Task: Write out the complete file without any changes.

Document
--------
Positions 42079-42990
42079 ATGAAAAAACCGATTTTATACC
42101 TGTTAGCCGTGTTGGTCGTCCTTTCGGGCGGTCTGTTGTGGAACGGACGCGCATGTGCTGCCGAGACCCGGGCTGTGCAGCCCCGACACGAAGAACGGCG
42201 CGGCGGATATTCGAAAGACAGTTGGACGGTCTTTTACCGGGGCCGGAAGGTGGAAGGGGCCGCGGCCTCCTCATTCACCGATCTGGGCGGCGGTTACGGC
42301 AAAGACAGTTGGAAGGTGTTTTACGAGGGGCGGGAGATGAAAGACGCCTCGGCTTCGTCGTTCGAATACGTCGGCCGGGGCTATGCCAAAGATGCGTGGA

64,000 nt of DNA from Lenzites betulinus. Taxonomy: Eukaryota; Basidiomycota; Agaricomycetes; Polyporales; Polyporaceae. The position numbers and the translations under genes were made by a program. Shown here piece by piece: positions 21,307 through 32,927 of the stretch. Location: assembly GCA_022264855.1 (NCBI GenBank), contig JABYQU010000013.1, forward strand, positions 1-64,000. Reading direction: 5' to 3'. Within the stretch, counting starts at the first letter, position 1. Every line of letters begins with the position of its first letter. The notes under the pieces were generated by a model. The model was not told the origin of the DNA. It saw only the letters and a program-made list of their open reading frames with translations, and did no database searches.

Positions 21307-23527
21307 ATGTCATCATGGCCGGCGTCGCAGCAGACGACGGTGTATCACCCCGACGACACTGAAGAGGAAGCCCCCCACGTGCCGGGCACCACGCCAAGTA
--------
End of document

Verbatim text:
Positions 42079-42990
42079 ATGAAAAAACCGATTTTATACC
42101 TGTTAGCCGTGTTGGTCGTCCTTTCGGGCGGTCTGTTGTGGAACGGACGCGCATGTGCTGCCGAGACCCGGGCTGTGCAGCCCCGACACGAAGAACGGCG
42201 CGGCGGATATTCGAAAGACAGTTGGACGGTCTTTTACCGGGGCCGGAAGGTGGAAGGGGCCGCGGCCTCCTCATTCACCGATCTGGGCGGCGGTTACGGC
42301 AAAGACAGTTGGAAGGTGTTTTACGAGGGGCGGGAGATGAAAGACGCCTCGGCTTCGTCGTTCGAATACGTCGGCCGGGGCTATGCCAAAGATGCGTGGA

64,000 nt of DNA from Lenzites betulinus. Taxonomy: Eukaryota; Basidiomycota; Agaricomycetes; Polyporales; Polyporaceae. The position numbers and the translations under genes were made by a program. Shown here piece by piece: positions 21,307 through 32,927 of the stretch. Location: assembly GCA_022264855.1 (NCBI GenBank), contig JABYQU010000013.1, forward strand, positions 1-64,000. Reading direction: 5' to 3'. Within the stretch, counting starts at the first letter, position 1. Every line of letters begins with the position of its first letter. The notes under the pieces were generated by a model. The model was not told the origin of the DNA. It saw only the letters and a program-made list of their open reading frames with translations, and did no database searches.

Positions 21307-23527
21307 ATGTCATCATGGCCGGCGTCGCAGCAGACGACGGTGTATCACCCCGACGACACTGAAGAGGAAGCCCCCCACGTGCCGGGCACCACGCCAAGTA